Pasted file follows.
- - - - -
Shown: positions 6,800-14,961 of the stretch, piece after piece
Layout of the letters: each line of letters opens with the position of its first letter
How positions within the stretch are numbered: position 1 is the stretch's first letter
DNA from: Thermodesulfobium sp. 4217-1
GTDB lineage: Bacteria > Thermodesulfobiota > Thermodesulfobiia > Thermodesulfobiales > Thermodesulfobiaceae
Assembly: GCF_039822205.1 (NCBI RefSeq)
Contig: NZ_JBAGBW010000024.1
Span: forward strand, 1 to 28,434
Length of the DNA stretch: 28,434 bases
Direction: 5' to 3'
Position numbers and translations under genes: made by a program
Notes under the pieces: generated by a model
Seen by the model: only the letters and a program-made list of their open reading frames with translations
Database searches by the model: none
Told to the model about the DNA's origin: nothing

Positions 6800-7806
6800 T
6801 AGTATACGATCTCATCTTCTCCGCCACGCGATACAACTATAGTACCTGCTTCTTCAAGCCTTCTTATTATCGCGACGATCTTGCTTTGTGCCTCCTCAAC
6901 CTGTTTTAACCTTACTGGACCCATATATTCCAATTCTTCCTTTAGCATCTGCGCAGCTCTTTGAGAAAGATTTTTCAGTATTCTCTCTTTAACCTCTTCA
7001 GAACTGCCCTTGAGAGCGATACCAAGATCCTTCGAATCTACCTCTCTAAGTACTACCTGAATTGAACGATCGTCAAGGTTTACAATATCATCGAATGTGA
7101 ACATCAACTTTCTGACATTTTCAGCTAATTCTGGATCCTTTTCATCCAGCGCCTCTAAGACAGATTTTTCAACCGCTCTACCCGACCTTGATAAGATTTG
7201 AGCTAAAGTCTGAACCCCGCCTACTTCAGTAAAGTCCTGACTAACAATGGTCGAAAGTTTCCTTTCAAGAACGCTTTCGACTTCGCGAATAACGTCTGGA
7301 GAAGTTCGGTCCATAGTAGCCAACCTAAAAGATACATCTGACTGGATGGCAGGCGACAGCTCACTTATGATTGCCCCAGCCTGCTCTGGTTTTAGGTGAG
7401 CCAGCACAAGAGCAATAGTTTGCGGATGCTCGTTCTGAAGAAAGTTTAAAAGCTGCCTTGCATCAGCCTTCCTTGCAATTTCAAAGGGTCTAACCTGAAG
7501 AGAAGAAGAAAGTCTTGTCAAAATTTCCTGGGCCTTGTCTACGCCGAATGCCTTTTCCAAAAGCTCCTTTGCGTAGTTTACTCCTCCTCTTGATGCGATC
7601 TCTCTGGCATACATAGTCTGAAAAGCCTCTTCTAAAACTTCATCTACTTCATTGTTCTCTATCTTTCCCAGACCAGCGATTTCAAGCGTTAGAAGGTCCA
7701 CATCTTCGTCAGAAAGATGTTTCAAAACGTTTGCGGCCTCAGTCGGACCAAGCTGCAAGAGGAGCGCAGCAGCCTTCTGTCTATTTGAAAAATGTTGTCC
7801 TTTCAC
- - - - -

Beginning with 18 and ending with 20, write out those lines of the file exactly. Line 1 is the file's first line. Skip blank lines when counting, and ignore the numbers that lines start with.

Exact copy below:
6801 AGTATACGATCTCATCTTCTCCGCCACGCGATACAACTATAGTACCTGCTTCTTCAAGCCTTCTTATTATCGCGACGATCTTGCTTTGTGCCTCCTCAAC
6901 CTGTTTTAACCTTACTGGACCCATATATTCCAATTCTTCCTTTAGCATCTGCGCAGCTCTTTGAGAAAGATTTTTCAGTATTCTCTCTTTAACCTCTTCA
7001 GAACTGCCCTTGAGAGCGATACCAAGATCCTTCGAATCTACCTCTCTAAGTACTACCTGAATTGAACGATCGTCAAGGTTTACAATATCATCGAATGTGA